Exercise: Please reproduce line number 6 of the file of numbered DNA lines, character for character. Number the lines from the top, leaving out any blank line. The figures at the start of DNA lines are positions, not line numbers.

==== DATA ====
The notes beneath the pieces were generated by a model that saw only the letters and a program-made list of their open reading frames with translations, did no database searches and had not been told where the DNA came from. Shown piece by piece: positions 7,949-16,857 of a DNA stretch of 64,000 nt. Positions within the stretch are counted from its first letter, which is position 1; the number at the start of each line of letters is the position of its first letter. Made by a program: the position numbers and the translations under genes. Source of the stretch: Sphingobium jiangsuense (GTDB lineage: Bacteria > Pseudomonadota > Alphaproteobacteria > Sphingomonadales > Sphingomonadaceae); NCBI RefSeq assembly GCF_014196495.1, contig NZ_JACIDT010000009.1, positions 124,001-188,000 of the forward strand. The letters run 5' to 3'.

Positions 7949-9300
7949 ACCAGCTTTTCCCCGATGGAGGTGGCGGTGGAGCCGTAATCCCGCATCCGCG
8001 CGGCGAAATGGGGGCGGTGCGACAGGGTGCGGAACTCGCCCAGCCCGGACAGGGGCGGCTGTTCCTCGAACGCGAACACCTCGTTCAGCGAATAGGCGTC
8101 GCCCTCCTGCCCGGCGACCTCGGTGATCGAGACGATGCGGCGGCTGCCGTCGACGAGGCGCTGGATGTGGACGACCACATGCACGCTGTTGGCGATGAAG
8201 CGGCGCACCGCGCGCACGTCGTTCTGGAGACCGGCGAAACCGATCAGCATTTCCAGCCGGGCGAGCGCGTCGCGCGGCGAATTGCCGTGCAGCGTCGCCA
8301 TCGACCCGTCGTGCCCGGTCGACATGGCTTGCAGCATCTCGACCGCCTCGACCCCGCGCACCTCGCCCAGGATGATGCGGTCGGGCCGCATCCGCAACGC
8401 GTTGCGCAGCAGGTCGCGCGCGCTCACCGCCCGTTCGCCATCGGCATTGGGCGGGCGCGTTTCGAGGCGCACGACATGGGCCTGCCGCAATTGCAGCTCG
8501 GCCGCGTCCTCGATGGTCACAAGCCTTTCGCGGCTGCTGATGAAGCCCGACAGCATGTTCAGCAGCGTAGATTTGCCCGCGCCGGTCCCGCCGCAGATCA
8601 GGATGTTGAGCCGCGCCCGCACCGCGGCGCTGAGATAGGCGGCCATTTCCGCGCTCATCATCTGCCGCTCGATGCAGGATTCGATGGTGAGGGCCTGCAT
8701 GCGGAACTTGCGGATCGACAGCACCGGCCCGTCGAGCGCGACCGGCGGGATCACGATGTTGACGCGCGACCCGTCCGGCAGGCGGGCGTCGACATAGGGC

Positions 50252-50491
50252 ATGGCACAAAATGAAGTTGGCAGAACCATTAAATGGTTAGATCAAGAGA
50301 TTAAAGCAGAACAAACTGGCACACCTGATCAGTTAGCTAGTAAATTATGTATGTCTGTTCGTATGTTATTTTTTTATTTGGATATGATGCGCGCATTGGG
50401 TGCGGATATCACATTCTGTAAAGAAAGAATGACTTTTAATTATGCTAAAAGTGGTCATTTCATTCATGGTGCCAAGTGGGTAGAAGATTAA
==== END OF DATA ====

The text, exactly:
8201 CGGCGCACCGCGCGCACGTCGTTCTGGAGACCGGCGAAACCGATCAGCATTTCCAGCCGGGCGAGCGCGTCGCGCGGCGAATTGCCGTGCAGCGTCGCCA